At this time, there is no evidence that naturally infected pets can spread the virus to another animal, whether that be dog to dog, cat to cat, or between different species of pets (dog to cat for example), OR to people. However, there is evidence that cats have become infected by mink at a farm in the Netherlands, and therefore out of the abundance of caution, it is recommended that you keep pets in the same household apart if living with a COVID positive person. 

 

How do I protect my pets if I get sick?

If you have been diagnosed with COVID-19, public health officials recommend you restrict contact with pets and other animals as a precaution until more information is known about the virus. Keep your cat indoors if possible to prevent them from interacting with other animals or people. If possible, have another member of your household care for your pet while you are sick. Walk dogs on a leash, maintaining at least 6 feet (2 meters) from other people and animals, and avoid dog parks or trails.

If you must provide care for your pet yourself, follow the recommendations published by the Centers for Disease Control and Prevention:

  • wash your hands thoroughly with soap and water for 20 seconds before and after any interaction with your pets; after coughing, sneezing, blowing your nose, or touching for your face
  • avoid close contact with your pet (snuggling, kissing, or sleeping with your pet) and do not share food or sleep with your pet in your bed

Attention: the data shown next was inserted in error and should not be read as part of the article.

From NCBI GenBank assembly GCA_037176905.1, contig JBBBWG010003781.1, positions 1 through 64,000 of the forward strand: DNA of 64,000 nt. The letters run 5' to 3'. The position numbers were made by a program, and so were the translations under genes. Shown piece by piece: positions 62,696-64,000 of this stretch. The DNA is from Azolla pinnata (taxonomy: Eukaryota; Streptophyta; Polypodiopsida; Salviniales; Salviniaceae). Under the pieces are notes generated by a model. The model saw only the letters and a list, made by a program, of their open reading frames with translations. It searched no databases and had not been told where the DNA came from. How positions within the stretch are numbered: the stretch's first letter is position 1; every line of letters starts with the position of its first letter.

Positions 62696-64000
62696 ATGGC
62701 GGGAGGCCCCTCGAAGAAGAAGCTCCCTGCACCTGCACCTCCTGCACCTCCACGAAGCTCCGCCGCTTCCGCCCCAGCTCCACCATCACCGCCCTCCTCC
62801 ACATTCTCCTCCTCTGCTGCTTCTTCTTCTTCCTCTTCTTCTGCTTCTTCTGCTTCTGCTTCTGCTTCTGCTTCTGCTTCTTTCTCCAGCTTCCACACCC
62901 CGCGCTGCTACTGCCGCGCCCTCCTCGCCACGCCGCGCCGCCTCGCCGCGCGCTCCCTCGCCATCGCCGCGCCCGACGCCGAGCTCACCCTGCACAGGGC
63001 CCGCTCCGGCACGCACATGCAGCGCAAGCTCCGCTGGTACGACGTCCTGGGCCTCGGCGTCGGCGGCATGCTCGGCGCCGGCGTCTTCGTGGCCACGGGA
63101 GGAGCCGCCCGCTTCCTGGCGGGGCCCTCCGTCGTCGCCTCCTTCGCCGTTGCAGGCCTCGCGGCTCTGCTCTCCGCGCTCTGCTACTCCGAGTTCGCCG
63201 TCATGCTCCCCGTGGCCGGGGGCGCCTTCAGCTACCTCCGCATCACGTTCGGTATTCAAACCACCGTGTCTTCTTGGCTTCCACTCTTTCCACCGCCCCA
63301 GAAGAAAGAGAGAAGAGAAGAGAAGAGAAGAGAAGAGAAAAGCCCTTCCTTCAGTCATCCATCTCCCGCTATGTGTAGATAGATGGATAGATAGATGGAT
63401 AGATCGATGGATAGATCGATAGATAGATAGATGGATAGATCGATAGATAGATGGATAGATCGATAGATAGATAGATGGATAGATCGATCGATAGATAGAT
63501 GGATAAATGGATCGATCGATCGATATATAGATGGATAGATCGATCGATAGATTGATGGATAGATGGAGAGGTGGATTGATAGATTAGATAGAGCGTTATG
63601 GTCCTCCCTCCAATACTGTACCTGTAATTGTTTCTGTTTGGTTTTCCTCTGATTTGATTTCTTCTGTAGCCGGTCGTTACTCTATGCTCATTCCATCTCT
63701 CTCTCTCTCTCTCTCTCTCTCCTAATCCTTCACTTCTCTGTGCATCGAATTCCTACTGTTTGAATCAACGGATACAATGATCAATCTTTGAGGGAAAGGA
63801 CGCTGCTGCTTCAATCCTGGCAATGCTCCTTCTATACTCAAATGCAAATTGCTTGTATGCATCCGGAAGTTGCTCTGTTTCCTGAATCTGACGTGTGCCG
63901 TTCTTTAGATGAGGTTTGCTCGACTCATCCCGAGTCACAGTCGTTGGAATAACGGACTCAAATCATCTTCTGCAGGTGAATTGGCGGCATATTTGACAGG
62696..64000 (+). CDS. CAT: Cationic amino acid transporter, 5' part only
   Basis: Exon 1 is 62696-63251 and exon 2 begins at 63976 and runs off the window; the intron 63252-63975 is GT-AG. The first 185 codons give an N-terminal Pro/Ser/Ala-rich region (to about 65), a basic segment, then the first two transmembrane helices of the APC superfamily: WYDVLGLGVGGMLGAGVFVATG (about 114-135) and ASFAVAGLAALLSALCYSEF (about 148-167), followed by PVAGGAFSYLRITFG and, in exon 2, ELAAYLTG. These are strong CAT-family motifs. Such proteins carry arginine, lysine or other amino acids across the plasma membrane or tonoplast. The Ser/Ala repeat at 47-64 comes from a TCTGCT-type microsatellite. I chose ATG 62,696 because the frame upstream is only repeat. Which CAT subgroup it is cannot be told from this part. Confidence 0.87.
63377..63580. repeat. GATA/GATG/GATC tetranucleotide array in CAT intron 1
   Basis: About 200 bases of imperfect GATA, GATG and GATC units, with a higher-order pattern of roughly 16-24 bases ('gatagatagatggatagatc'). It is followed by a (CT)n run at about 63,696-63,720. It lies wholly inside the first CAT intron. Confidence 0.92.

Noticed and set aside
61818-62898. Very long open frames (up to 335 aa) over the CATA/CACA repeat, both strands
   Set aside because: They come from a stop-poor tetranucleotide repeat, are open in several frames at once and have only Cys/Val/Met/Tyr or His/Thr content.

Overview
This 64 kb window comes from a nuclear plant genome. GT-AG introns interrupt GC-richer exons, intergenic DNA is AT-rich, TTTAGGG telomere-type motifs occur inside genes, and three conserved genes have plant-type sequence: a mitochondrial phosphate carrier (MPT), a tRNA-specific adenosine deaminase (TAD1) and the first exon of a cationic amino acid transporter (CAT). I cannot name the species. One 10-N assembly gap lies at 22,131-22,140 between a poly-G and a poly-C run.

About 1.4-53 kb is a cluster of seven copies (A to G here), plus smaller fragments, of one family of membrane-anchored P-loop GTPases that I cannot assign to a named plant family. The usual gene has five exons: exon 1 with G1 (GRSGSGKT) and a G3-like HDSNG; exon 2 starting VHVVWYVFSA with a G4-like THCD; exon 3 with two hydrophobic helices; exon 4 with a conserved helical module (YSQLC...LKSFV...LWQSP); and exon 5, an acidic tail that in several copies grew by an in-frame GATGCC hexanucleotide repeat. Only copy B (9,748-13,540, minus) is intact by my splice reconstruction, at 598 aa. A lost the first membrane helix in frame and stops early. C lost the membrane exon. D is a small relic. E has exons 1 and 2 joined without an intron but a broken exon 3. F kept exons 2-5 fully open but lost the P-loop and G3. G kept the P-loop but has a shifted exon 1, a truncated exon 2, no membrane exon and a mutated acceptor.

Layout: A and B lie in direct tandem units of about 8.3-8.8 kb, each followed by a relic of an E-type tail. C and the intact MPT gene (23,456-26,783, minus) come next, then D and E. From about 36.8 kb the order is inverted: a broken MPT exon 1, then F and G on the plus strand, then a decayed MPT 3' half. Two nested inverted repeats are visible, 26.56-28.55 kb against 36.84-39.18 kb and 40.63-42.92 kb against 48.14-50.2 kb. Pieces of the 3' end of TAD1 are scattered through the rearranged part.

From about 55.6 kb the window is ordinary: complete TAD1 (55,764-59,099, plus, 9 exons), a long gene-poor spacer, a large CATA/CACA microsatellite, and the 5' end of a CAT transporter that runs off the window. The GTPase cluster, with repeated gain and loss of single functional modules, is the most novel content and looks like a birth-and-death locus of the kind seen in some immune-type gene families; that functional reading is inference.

• wear a mask—even a cloth mask—to help decrease droplet spread when coughing or sneezing
  • clean and disinfect frequently touched surfaces

If you are not ill with COVID-19, you may interact with your pet as you normally would, and follow CDCs basic guidelines:

  • as a precaution, do not allow your pets to interact with animals or people outside the household.
  • keep cats indoors when possible.
  • walk dogs on a leash, maintaining at least 6 feet (2 meters) from other people and animals.
  • avoid gathering at parks or other public places with other people and pets.
  • adhere to local regulations regarding park and trail closures.

 

What if my pet needs veterinary care during this period of physical distancing?

Many veterinary clinics are adjusting their policies to reflect physical distancing guidelines related to COVID-19. If your pet needs veterinary care (or if you need to pick up medication, a prescription diet, etc.), call your veterinary hospital first to determine how to proceed. You may be asked whether you have been exposed to anyone with COVID-19 and/or whether you have had any respiratory signs or fever. Based on this information, they will determine the safest way to care for your pet. Some clinics are offering telemedicine or have other contingency plans in place for seeing sick pets from COVID-19 positive households. 

Expect that your veterinary visit may look or feel a little different during this time period. Some practices are taking pets to the treatment area for exams and diagnostics, in order to limit the amount of time that team members and clients spend confined in exam rooms together, while other practices are offering curbside service and allowing clients to wait in their cars. Regardless of the approach used during your visit, understand that your veterinarian is doing his or her best to maximize your safety, your pet’s safety, and the safety of the veterinary team.

This client information sheet is based on material written by: Rania Gollakner, BS, DVM, MPH; Catherine Barnette, DVM

© Copyright 2020 LifeLearn Inc. Used and/or modified with permission under license.